“The argument that the pharma lobby has made for the last three decades or so has been that they need unregulated drug prices in order to accelerate their investment in innovation,” William H. Lazonick, president of the Academic-Industry Research Network, a non-profit research group, told Salon. “But in fact they don’t need high drug prices; they’re doing it just to get their stock prices up.”
Drug manufacturers transfer wealth to their shareholders (including company executives who are paid in stock options) using two methods: one is by purchasing their own stock, lowering the number shares in the market to boost the value of available stock owned by shareholders; the other is by paying cash dividends, typically on a quarterly basis.
Salon examined the regulatory filings of the top five pharmaceutical manufacturers listed on the S&P 500 index and found that all of them spent more on stock buybacks and dividends than they earned in profit from 2013 to 2017.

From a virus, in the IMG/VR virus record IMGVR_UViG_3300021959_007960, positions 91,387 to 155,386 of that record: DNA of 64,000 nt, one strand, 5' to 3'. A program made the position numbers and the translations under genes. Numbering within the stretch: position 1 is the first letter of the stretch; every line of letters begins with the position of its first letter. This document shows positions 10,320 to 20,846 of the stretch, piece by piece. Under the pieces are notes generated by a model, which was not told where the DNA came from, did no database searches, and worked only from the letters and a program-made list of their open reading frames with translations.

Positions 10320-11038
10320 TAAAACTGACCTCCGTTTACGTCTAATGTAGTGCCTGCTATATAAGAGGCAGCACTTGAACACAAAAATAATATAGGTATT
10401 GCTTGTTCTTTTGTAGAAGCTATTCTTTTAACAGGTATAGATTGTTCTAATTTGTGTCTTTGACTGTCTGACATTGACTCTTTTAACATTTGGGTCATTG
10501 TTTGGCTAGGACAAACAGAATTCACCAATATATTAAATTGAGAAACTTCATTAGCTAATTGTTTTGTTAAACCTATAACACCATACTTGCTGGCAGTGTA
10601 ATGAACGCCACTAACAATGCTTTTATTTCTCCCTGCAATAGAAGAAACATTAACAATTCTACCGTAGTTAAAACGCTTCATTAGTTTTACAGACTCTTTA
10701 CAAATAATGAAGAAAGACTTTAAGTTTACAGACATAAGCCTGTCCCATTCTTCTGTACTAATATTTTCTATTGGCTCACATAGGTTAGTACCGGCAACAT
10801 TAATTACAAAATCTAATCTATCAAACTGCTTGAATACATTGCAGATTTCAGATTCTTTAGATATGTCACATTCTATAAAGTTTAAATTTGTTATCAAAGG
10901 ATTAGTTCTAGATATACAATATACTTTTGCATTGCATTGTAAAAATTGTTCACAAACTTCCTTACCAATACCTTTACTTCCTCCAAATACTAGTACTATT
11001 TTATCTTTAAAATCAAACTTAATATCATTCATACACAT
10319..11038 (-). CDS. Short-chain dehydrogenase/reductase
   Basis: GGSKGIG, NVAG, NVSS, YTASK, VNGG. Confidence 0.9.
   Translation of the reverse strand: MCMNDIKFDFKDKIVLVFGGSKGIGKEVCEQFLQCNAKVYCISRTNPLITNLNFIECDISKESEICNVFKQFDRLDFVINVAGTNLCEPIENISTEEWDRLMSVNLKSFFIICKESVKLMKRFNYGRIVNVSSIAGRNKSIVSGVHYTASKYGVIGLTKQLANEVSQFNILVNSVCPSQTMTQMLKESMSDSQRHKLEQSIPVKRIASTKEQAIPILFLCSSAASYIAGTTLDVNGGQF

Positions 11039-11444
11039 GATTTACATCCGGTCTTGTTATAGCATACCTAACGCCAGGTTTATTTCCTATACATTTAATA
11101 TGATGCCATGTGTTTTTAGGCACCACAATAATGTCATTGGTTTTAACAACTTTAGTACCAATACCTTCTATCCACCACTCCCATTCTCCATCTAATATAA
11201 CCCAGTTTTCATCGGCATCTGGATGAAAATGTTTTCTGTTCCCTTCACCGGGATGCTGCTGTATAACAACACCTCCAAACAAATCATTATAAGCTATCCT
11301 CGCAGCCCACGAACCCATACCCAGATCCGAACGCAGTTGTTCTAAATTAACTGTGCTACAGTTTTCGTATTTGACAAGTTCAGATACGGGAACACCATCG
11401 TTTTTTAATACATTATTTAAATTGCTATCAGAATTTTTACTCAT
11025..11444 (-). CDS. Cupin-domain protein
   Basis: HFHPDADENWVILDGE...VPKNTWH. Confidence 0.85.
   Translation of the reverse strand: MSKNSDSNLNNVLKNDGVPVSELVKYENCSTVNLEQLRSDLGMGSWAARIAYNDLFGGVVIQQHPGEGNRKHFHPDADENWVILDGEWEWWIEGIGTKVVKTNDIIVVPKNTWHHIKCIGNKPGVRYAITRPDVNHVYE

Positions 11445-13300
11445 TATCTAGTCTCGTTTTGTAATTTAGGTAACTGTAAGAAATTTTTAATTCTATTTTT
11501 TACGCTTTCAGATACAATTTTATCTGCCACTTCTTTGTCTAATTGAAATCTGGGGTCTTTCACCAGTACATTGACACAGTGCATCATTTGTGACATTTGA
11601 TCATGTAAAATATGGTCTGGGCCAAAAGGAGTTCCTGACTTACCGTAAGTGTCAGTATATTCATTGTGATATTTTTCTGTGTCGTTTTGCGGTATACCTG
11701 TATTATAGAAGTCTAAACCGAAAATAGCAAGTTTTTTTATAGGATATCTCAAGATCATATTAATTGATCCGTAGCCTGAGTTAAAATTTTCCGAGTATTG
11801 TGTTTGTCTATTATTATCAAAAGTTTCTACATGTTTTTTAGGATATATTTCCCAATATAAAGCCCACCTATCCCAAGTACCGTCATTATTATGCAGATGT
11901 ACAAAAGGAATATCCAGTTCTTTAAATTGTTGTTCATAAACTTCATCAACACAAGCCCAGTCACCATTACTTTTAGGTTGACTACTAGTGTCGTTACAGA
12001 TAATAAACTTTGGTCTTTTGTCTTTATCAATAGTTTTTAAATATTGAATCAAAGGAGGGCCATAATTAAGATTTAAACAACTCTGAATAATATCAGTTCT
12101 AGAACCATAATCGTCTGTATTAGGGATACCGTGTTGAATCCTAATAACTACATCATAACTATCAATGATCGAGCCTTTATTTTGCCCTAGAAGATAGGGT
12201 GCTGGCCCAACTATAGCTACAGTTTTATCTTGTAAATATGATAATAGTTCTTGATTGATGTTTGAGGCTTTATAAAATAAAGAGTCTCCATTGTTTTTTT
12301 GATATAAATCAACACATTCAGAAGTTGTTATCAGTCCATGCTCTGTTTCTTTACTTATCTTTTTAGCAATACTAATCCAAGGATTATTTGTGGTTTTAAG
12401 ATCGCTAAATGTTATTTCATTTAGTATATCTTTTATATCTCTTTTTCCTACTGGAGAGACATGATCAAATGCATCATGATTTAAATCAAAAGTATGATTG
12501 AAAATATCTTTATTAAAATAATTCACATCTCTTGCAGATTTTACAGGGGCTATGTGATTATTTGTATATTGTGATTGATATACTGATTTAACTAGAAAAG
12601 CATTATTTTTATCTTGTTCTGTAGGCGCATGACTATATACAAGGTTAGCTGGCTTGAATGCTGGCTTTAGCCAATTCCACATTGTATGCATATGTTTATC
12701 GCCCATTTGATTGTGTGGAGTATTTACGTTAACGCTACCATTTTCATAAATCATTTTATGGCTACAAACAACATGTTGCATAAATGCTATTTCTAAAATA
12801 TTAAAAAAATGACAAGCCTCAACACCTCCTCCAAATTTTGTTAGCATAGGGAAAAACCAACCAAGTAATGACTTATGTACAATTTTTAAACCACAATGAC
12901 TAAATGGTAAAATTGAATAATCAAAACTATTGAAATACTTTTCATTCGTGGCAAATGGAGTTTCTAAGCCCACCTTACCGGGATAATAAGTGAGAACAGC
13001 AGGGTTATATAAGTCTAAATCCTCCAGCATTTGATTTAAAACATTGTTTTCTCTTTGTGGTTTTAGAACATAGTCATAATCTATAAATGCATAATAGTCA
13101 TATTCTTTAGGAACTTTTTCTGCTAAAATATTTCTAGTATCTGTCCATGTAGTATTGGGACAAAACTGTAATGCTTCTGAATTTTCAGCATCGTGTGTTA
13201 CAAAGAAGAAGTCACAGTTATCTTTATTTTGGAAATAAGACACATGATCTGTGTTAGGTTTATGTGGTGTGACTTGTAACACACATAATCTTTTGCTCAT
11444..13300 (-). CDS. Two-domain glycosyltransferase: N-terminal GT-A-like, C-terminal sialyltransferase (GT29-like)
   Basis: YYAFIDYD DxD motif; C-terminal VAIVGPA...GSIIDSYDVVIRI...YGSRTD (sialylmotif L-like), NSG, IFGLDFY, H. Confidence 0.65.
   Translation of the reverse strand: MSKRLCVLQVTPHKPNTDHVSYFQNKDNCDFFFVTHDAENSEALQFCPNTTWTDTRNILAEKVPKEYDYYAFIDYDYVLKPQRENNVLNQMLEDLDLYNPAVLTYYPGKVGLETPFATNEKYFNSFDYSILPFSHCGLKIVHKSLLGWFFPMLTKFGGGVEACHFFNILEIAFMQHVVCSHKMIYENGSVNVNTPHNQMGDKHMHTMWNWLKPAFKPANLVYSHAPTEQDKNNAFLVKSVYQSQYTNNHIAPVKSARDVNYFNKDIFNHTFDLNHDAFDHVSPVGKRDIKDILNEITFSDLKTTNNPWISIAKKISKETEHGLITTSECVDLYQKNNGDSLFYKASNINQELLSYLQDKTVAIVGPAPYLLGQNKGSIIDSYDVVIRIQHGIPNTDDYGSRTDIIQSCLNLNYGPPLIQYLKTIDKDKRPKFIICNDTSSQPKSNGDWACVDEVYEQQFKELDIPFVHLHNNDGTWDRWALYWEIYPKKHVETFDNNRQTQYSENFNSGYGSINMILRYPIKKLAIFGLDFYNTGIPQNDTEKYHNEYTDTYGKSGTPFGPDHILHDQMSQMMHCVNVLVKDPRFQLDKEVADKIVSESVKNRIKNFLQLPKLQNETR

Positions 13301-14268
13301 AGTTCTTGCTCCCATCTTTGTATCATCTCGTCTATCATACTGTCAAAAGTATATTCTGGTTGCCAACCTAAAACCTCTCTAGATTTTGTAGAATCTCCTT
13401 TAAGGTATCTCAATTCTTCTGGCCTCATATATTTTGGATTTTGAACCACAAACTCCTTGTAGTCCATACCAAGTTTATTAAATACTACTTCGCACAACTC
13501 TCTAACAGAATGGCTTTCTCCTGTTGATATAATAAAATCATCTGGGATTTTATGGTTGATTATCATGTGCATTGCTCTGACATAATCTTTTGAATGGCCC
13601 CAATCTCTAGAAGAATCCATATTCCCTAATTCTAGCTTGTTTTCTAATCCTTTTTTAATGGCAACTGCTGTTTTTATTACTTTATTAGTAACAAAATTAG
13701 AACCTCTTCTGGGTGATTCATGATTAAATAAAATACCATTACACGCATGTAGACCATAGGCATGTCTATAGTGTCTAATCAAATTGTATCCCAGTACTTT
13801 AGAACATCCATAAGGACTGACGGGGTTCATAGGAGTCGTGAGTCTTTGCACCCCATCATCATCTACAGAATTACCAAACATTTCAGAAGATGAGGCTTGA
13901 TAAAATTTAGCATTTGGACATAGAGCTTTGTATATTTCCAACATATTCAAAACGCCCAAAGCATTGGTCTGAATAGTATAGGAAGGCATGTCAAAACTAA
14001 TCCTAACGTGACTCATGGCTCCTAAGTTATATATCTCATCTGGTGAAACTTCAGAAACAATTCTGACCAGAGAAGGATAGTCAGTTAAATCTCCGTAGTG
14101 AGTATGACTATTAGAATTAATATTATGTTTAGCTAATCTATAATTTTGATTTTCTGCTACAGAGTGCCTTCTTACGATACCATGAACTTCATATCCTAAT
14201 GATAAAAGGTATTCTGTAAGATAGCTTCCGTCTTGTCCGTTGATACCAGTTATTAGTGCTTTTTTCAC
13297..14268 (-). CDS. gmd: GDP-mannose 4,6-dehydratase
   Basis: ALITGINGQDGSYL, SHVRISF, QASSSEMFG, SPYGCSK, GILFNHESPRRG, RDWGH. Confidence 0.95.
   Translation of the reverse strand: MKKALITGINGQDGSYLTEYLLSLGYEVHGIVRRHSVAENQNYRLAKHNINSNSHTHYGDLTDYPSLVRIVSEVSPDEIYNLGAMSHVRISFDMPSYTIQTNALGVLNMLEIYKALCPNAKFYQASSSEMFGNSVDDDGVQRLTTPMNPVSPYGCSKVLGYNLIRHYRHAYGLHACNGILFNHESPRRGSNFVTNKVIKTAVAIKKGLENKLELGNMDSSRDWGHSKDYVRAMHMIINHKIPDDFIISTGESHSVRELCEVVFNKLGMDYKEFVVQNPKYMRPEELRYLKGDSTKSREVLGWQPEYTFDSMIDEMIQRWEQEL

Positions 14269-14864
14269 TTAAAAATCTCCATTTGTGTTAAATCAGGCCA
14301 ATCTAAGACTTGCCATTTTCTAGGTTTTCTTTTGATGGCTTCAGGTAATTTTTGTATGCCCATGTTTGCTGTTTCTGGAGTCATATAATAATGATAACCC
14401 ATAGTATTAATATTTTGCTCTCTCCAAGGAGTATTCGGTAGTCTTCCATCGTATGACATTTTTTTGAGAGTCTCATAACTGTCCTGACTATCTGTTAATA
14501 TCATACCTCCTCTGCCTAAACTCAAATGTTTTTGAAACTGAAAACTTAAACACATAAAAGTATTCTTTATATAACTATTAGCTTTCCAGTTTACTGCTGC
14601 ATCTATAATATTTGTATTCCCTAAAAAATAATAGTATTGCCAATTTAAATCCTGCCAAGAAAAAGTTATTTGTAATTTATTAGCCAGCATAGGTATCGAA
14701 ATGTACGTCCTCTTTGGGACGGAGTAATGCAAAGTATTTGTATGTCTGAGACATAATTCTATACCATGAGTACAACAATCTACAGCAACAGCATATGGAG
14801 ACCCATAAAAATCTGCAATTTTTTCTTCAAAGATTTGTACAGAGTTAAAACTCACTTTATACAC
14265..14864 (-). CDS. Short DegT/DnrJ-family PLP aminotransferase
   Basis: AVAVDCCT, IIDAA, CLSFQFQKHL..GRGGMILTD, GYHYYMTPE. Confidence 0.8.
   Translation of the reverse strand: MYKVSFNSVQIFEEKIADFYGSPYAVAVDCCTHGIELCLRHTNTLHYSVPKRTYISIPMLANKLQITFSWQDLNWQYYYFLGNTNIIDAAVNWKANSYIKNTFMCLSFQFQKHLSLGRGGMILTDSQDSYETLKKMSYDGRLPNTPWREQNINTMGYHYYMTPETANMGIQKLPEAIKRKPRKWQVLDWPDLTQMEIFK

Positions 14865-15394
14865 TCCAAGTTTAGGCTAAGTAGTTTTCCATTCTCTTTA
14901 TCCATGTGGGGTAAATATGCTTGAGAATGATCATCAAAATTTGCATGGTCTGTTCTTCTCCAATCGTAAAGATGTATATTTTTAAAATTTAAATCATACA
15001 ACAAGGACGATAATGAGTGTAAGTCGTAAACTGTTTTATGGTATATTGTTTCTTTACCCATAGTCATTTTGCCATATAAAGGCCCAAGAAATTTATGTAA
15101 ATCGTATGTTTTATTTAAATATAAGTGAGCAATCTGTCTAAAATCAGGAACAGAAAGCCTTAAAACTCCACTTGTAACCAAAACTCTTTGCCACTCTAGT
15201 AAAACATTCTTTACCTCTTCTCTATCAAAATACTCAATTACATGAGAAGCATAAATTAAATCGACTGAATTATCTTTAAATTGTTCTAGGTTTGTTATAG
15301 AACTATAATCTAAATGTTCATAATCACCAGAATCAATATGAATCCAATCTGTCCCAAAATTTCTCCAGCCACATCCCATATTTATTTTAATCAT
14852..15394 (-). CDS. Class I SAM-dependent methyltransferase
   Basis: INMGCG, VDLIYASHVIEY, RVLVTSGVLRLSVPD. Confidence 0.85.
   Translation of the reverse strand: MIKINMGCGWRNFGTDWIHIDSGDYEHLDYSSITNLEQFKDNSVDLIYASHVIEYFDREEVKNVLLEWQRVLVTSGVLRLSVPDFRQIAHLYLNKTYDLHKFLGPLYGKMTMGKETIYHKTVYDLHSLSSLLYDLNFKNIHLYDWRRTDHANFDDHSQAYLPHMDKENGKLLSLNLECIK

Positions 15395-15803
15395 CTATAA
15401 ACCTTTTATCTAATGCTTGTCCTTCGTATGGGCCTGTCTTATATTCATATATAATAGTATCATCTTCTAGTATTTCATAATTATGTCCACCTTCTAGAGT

For example, Johnson & Johnson, the world’s top pharmaceutical manufacturer, spent $72 billion on stock buybacks and dividends but earned only $63 billion in net profit. For every dollar Merck & Co. earned in profit the past five years, the New Jersey-based company spent $1.91 on buybacks and dividends, or about $52 billion. In total, the top five U.S. drug companies spent a combined $240 billion on buybacks and dividends while earning $191 billion in profit — that amounts to $1.28 spent on shareholders for every $1 of earnings with the difference paid in borrowed cash.
Salon reached out to the five drug manufacturers asking them to explain the rationale for spending more on buybacks and dividends than what they earned in profit; none of them replied